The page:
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ARS Home » Plains Area » Fargo, North Dakota » Edward T. Schafer Agricultural Research Center » Sugarbeet and Potato Research » Research » Publications at this Location » Publication #355898

Research Project: Increasing Sugar Beet Productivity and Sustainability through Genetic and Physiological Approaches

Location: Sugarbeet and Potato Research

Title: Use of a ‘Super-child’ approach to assess the Vitamin A equivalence of Moringa oleifera leaves, develop a compartmental model for Vitamin A kinetics, and estimate Vitamin A total body stores in young Mexican children

Author
item Lopez-teroz, Veronica - Universidad De Sonora
item Ford, Jennifer - Jean Mayer Human Nutrition Research Center On Aging At Tufts University
item Green, Michael - Pennsylvania State University
item Tang, Guangwen - Jean Mayer Human Nutrition Research Center On Aging At Tufts University
item Grusak, Michael
item Quihui-cota, Luis - Centro De Investigacion En Alimentaction Y Desarollo
item Muzhingi, Tawanda - International Potato Centre
item Paz-cassini, Mariela - Centro De Investigacion En Alimentaction Y Desarollo
item Astiazaran-garcia, Humberto - Centro De Investigacion En Alimentaction Y Desarollo

Submitted to: Journal of Nutrition
Publication Type: Peer Reviewed Journal
Publication Acceptance Date: 8/21/2017
Publication Date: 9/20/2017
Citation: Lopez-Teros, V., Ford, J., Green, M., Tang, G., Grusak, M.A., Quihui-Cota, L., Muzhingi, T., Paz-Cassini, M., Astiazaran-Garcia, H. 2017. Use of a ‘Super-child’ approach to assess the Vitamin A equivalence of Moringa oleifera leaves, develop a compartmental model for Vitamin A kinetics, and estimate Vitamin A total body stores in young Mexican children. Journal of Nutrition. 147:2356-2363. https://doi.org/10.3945/jn.117.256974.
DOI: https://doi.org/10.3945/jn.117.256974

Interpretive Summary: Vitamin A deficiency continues to be a major nutritional problem in populations throughout the developing world. Vitamin A can be obtained through the conversion of pro-vitamin A carotenoids, like beta-carotene, which are contained in many plant foods. Moringa is a tree that is grown in several developing countries and its leaves are harvested and consumed as a human food source. While its leaves are known to contain beta-carotene, little is known about the efficiency of its conversion to vitamin A, especially in children. In this study, we grew Moringa plants in a way that allowed us to incorporate a unique form of hydrogen into the beta-carotene molecules. Leaves were fed to young children and blood samples were collected over time. Samples were analyzed and a special data analysis approach was used to show how well the beta-carotene was converted to vitamin A. These results demonstrated that Moringa leaves can be an important source of vitamin A for young children.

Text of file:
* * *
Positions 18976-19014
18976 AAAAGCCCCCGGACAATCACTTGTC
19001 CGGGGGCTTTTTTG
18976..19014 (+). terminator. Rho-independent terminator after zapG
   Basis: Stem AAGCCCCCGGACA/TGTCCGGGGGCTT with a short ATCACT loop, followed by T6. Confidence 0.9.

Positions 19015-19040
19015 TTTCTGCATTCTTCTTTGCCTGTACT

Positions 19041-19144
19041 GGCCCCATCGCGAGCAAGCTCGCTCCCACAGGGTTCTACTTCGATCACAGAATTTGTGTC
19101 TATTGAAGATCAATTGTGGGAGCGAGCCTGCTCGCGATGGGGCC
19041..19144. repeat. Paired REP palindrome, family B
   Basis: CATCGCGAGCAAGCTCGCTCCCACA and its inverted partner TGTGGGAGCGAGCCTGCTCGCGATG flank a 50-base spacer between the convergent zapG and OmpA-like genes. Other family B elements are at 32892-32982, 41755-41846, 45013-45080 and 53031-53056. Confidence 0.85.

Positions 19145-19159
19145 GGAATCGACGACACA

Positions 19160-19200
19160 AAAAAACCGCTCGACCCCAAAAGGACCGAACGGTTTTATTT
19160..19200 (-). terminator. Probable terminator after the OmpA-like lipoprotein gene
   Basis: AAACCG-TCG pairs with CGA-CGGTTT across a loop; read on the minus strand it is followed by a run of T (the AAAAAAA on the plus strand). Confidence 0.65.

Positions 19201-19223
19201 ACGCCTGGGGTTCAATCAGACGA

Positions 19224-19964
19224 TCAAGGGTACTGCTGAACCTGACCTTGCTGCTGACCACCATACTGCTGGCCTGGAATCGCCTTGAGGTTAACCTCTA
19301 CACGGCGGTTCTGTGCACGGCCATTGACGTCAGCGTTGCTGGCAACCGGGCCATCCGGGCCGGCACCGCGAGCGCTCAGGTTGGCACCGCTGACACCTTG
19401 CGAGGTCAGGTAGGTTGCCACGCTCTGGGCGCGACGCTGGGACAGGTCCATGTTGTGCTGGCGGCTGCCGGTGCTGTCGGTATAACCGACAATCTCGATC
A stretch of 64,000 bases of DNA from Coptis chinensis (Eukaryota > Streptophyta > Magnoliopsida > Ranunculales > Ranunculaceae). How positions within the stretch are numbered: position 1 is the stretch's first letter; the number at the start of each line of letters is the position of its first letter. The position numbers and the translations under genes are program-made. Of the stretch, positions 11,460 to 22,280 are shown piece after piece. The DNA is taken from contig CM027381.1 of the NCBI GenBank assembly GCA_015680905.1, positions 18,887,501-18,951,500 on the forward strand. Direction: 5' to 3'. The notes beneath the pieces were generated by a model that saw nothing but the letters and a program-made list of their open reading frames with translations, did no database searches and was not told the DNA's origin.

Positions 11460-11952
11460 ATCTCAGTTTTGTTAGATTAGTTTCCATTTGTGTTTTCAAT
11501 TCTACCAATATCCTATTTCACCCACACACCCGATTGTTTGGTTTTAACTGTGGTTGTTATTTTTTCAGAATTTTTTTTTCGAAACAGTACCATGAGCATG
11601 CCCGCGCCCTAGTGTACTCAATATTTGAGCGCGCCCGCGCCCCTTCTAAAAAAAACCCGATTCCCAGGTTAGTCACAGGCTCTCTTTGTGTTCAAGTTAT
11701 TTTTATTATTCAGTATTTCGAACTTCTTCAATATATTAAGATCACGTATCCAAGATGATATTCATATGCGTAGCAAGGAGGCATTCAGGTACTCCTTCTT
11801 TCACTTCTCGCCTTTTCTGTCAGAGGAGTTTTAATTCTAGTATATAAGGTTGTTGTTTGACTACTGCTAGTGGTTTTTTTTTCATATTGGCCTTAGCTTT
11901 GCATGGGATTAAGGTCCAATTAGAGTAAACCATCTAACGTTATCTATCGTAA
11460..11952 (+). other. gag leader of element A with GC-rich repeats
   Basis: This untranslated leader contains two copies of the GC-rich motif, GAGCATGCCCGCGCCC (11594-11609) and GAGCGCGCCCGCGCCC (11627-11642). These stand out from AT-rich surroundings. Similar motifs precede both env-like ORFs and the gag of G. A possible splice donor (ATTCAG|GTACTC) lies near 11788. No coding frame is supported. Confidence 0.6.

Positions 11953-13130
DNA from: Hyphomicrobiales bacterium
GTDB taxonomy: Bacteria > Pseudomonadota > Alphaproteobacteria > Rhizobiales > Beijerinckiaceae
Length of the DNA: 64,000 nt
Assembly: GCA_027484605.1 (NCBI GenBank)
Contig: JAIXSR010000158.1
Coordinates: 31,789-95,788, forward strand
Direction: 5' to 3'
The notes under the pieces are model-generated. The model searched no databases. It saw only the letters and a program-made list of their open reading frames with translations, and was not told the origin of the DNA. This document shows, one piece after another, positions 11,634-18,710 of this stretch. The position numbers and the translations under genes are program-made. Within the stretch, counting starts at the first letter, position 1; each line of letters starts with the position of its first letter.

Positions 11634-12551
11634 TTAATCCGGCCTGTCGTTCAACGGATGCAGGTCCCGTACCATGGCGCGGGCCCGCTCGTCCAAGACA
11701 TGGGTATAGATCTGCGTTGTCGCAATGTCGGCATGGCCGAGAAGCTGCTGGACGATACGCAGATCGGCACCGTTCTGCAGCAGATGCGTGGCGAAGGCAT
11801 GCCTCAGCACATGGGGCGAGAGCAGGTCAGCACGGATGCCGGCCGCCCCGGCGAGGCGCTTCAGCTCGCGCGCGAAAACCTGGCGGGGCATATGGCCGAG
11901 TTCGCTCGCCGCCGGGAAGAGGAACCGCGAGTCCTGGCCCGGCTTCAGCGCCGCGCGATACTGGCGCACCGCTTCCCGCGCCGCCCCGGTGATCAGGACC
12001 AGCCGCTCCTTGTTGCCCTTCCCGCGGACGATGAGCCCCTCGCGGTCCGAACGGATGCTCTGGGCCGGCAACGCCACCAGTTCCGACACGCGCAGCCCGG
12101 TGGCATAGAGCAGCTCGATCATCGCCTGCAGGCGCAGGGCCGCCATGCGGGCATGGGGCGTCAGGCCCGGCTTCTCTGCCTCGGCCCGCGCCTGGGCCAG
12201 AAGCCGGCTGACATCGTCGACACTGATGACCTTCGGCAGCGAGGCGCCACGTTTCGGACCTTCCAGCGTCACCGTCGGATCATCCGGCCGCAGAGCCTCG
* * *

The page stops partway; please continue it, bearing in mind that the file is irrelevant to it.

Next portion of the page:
Technical Abstract: Background: Worldwide, an estimated 250 million children <5 y old are vitamin A (VA) deficient. In Mexico, despite ongoing efforts to reduce VA deficiency, it remains an important public health problem; thus, food-based interventions that increase the availability and consumption of provitamin A–rich foods should be considered. Objective: The objectives were to assess the VA equivalence of 2H-labeled Moringa oleifera (MO) leaves and to estimate both total body stores (TBS) of VA and plasma retinol kinetics in young Mexican children. Methods: Beta-Carotene was intrinsically labeled by growing MO plants in a 2H2O nutrient solution. Fifteen well-nourished children (17–35 mo old) consumed pureed MO leaves (1 mg beta-carotene) and a reference dose of [13C10] retinyl acetate (1 mg) in oil. Blood (2 samples/child) was collected 10 times (2 or 3 children each time) over 35 d. The bioefficacy of MO leaves was calculated from areas under the composite ‘‘super-child’’ plasma isotope response curves, and MO VA equivalence was estimated through the use of these values; a compartmental model was developed to predict VA TBS and retinol kinetics through the use of composite plasma [13C10] retinol data. TBS were also estimated with isotope dilution. Results: The relative bioefficacy of beta-carotene retinol activity equivalents from MO was 28%; VA equivalence was 3.3:1 by weight (0.56 mmol retinol:1 mmol beta-carotene). Kinetics of plasma retinol indicate more rapid plasma appearance and turnover and more extensive recycling in these children than are observed in adults. Model-predicted mean TBS (823 mmol) was similar to values predicted using a retinol isotope dilution equation applied to data from 3 to 6 d after dosing (mean 6 SD: 832 6 176 mmol; n = 7). Conclusions: The super-child approach can be used to estimate population carotenoid bioefficacy and VA equivalence, VA status, and parameters of retinol metabolism from a composite data set. Our results provide initial estimates of retinol kinetics in well-nourished young children with adequate VA stores and demonstrate that MO leaves may be an important source of VA.